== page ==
[imagesource: Cavan Images | Cavan | Getty Images]
Let’s be brutally honest, here – that face above doesn’t exactly scream ‘lifesaver’.
I love a good llama as much as the next person, but there is a rather comical element to the South American animal.
Enter a massive plot twist, in the form of a new study that suggests llama blood could hold the key to saving the lives of patients who are seriously ill with coronavirus.
Here’s the Telegraph:
Researchers led by Oxford University have used repurposed antibodies taken from the South American camelids to fight the virus in laboratory trials.
Doctors are already using antibodies derived from humans who have survived coronavirus, but the new findings herald the prospect of a more potent and easily available treatment.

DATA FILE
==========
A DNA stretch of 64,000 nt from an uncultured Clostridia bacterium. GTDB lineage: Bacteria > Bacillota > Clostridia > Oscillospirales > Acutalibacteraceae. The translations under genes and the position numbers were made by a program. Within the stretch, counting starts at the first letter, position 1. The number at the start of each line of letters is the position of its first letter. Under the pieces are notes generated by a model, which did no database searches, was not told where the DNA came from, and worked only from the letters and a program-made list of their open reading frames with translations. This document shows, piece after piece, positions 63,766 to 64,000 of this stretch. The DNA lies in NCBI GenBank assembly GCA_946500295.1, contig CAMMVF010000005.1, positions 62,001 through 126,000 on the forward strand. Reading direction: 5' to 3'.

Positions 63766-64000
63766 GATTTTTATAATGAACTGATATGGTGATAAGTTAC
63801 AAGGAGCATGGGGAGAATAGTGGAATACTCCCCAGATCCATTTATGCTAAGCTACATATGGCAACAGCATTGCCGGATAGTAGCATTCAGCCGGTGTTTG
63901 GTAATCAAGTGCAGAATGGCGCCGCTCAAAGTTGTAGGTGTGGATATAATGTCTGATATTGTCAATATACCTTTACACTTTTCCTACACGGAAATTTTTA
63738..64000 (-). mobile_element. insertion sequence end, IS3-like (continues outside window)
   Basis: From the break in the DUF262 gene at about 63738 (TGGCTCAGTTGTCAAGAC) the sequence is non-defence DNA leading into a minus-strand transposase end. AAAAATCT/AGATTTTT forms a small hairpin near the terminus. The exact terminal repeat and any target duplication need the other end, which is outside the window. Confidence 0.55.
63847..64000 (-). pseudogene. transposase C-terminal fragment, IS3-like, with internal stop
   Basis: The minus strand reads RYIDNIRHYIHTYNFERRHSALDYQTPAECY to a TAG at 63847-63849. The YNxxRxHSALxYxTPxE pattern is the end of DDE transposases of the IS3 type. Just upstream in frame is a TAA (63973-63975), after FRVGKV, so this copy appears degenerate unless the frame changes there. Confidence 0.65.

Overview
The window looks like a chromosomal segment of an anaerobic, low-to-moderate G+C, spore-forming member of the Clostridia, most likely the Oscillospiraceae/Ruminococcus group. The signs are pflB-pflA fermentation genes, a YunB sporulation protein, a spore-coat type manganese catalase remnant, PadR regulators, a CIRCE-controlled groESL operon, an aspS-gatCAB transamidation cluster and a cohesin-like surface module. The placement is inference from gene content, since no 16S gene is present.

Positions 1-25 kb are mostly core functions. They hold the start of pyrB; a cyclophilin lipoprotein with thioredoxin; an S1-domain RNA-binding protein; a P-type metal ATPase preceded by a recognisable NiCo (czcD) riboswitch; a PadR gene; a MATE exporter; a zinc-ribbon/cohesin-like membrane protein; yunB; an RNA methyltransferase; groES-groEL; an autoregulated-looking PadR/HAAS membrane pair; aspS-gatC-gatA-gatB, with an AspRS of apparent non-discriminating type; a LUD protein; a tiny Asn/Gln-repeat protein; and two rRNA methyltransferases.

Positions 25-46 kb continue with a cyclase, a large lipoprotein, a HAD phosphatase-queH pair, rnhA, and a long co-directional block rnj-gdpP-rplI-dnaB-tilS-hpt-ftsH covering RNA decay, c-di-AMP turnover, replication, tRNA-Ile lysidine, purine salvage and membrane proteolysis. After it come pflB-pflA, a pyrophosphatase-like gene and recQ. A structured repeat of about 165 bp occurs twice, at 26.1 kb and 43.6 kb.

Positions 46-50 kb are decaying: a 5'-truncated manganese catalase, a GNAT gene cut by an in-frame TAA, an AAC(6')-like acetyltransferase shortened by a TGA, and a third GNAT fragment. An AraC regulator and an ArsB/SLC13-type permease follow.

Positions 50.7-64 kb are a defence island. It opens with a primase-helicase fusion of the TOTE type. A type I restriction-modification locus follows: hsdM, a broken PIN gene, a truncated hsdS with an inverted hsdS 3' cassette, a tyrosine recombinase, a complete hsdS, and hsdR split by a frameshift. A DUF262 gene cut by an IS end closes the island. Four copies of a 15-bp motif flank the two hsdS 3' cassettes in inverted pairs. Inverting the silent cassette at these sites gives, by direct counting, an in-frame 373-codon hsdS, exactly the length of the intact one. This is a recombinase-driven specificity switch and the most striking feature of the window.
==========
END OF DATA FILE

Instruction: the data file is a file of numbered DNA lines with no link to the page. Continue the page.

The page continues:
Llamas, camels and alpacas naturally produce quantities of small antibodies with a simple structure, meaning they can be turned into nanobodies… [which] bind tightly to the spike protein of the Sars-CoV-2 virus, blocking it from entering human cells and stopping infection.
The study has been published in Nature Structural and Molecular Biology, and James Naismith, who was involved, says the nanobodies could stop the progression of the virus in patients who are ill.
Next up is testing the breakthrough in pre-clinical trials, although first, researchers are assessing results of antibodies taken from Fifi, a llama based at the University of Reading.
The BBC breaks the process down as follows:
All hail the mighty llama.
Never again shall I mock your appearance.
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